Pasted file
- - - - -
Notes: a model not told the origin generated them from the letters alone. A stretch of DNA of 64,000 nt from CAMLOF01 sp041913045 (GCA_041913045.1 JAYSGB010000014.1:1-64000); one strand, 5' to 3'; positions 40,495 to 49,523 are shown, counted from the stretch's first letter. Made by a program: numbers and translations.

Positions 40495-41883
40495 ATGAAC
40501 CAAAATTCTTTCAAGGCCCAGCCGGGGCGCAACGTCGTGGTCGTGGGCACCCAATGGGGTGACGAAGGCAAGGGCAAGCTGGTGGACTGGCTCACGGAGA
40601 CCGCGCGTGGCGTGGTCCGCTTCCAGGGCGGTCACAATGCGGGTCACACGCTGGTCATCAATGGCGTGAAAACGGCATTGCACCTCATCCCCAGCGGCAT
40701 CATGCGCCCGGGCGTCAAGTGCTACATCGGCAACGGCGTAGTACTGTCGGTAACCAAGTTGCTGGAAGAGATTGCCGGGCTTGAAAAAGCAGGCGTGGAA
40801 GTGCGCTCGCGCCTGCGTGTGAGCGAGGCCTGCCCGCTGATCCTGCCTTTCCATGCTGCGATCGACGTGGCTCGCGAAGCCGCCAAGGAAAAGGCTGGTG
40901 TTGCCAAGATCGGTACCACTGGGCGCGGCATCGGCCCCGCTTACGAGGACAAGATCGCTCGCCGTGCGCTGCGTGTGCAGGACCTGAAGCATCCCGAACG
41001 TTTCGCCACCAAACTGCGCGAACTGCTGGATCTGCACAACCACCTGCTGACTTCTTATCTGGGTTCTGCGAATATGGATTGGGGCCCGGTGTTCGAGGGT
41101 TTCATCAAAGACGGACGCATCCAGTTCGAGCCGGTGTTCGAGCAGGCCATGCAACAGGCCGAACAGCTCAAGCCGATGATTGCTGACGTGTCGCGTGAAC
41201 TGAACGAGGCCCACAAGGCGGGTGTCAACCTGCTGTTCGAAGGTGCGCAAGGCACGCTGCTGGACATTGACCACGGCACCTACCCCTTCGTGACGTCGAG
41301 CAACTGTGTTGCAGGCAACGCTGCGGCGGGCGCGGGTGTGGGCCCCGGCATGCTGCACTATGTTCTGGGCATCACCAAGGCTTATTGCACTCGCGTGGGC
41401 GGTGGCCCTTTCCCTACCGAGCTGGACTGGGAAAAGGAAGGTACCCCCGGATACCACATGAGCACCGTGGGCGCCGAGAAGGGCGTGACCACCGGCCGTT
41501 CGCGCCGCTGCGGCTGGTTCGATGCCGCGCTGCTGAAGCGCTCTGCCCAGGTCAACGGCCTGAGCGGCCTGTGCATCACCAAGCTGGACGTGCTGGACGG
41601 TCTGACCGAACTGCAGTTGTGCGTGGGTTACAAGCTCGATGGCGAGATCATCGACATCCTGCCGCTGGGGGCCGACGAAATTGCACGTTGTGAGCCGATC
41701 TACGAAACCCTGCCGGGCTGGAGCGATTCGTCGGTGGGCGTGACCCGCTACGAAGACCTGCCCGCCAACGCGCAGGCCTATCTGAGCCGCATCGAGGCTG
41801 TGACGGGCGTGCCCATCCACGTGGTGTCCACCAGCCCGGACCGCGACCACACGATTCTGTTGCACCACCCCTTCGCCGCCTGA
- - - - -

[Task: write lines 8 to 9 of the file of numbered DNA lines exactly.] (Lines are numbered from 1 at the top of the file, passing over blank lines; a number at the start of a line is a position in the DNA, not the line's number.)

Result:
40901 TTGCCAAGATCGGTACCACTGGGCGCGGCATCGGCCCCGCTTACGAGGACAAGATCGCTCGCCGTGCGCTGCGTGTGCAGGACCTGAAGCATCCCGAACG
41001 TTTCGCCACCAAACTGCGCGAACTGCTGGATCTGCACAACCACCTGCTGACTTCTTATCTGGGTTCTGCGAATATGGATTGGGGCCCGGTGTTCGAGGGT